High numbers of withdrawals, unchecked truancy and low graduation rates can thwart success at virtual high schools, two online school providers told a state study group developing recommendations for how the controversial schooling choice could operate in North Carolina.
“High school is a nightmare,” said Mary Gifford, the senior vice-president of education policy for K12, Inc. in a presentation Tuesday at the N.C. Department of Public Instruction.“Forty percent of the students in high school will be very successful.”
K12, Inc., the largest online school provider in the country, has faced increased criticism in recent years over performance of its schools in many states, including a graduation rate of 22 percent at a Colorado high school and test scores that put it among the worst performing public schools in Tennessee. Both K12, Inc. (NYSE:LRN) and Connections Academy, which is owned by education company Pearson (NYSE:PSO) and runs virtual charter schools in 26 states, are looking to operate online charter schools in North Carolina, with applications pending for the 2015-16 school year.
The Virtual Charter School Study Group is evaluating how virtual charter schools fare in other states as part of a set recommendations it will present to the State Board of Education in March, with the suggestions then going to the state legislature.
The committee consisting of public education officials, charter school educators and school choice and home schooling advocates, listened Tuesday to presentations from K12, Inc. and Connections Academy, the two largest providers of online based schools in the country. (Click here to view K12’s presentation and here for one from Connections Academy.)
The N.C. Supreme Court is also considering whether to consider an appeal related to a 2012 proposal to open a K12, Inc.-run school.
Any rules adopted and codified by the state legislature would replace existing state board policy that capped compensation for the online-based schools at approximately $3,500 a student, limited the online schooling option to high school grades and held schools to high standards for graduation and withdrawal rates.
“I don’t want us to be creating charters that aren’t at least the same quality of what we’re offering,” said Tim Markey, a superintendent of the New Hanover schools on the study group.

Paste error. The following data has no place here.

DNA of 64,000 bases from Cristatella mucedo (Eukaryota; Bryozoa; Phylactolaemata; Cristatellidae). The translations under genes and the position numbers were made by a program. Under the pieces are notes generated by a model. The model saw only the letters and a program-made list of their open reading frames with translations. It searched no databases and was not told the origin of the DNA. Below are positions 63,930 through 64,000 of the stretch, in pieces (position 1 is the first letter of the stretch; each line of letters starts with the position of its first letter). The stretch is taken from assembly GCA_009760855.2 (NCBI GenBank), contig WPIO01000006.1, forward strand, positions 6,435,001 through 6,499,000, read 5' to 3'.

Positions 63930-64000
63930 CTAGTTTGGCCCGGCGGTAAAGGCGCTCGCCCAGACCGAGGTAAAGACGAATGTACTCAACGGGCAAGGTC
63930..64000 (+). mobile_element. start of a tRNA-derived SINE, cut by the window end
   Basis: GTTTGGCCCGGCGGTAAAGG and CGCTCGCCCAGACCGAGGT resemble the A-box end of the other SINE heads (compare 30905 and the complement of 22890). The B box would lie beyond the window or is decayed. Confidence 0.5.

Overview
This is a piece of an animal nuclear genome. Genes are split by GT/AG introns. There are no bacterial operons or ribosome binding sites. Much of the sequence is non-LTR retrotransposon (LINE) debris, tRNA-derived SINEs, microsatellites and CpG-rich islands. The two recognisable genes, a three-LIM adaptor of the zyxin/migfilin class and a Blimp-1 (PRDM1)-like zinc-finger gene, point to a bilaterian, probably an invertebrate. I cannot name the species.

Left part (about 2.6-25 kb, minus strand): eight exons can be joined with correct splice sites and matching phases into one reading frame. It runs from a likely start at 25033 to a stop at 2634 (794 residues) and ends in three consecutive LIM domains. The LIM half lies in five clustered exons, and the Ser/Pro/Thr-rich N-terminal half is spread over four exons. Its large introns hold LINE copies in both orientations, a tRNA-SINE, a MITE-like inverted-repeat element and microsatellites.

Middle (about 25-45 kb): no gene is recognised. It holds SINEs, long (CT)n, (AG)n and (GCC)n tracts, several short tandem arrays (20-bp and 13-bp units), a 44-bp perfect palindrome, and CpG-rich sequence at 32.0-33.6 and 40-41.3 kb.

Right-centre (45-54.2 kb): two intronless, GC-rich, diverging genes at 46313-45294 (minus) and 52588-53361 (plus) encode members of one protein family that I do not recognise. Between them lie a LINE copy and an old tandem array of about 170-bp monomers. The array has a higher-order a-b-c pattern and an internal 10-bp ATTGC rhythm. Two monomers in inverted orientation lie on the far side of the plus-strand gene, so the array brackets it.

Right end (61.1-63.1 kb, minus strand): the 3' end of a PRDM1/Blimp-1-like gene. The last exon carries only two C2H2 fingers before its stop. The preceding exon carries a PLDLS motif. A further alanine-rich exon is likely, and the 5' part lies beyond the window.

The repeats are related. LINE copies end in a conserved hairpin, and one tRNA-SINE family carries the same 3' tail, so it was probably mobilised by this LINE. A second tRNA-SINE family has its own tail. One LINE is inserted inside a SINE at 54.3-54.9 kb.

Gifford, the K12, Inc. executive, attributed her company’s low results in high school to enrollment spikes the company has seen with at-risk and impoverished students who lag behind their peers. Those students often don’t have the discipline or structure needed to succeed in a school where classrooms, teachers and peers are on computer screens. Nor can they fit four years worth of high school into the year or two they spend with K12.
“They don’t get caught up,” Gifford said about high school students at risk of dropping out. “They enroll incredibly behind and they remain behind.”
The company better serves younger students that have worked with the online-based schooling system for several years, she said.
Nearly 50 percent of the students enrolled in both Pearson and K12, Inc.-schools meet the fiscal threshold for free and reduced lunches, though company represent said they suspect the number might be higher. Statistics presented by K12 indicate that half of the company’s students are also Title 1-eligible, a designation that triggers extra federal funding for low-income, disadvantaged youth.
North Carolina does not currently have any virtual public charter schools, but the state does operated the N.C. Virtual Public School which offers individual online classes to help high school students who have fallen behind or who want classes not offered in their home school district.
The virtual charter study group includes Darrell Allison of the pro-voucher group Parents for Educational Freedom in North Carolina; Darcie Grimes, N.C. Teacher of the Year; Darin Hartness, the Davie County Schools superintendent; Glenn Kleimann, director of the Friday Institute for Educational Innovation; Dave Mahaley, a charter school principal; New Hanover County Schools Superintendent Tim Markley; F. Spencer Mason, lobbyist for North Carolinians for Home Education; Lisa Springle, a charter school board member and Barbara Stoops, a virtual charter school principal in South Carolina.
Several lobbyists hired by K12, Inc. for the upcoming legislative hearing attended Tuesday’s meeting, including Harry Kaplan, a McGuireWoods lobbyist who also represents Allison’s group, Parents for Educational Freedom in North Carolina.
Pearson, the parent company for Connections Academy, also maintains a strong lobbying presence in North Carolina and has hired lobbyists from the Raleigh-based Capstrat lobbying and marketing firm, according to records at the N.C. Secretary of State’s office.
Jay Ragley, a government relations director with Connections Academy, warned the committee Tuesday that companies running online schools that withdrawal rates in the first few years of a virtual public charter schools existence could be 30 percent or higher, as families see if the online-teaching method works for them.
About 20 percent of Connections Academy students typically come from being home-schooled and some families leave after finding the curriculum too rigorous or restrictive.
In some places, public school districts have also used the virtual high school as a place to dump troubled students before they drop out, leading to low graduation rates, he said.
He also said limiting a virtual school to high-school means families with younger children would be unable to access the online-only option.
“You are restricting parental choice,” he said.
Questions? Comments? You can reach reporter Sarah Ovaska at (919) 861-1463 or email@example.com.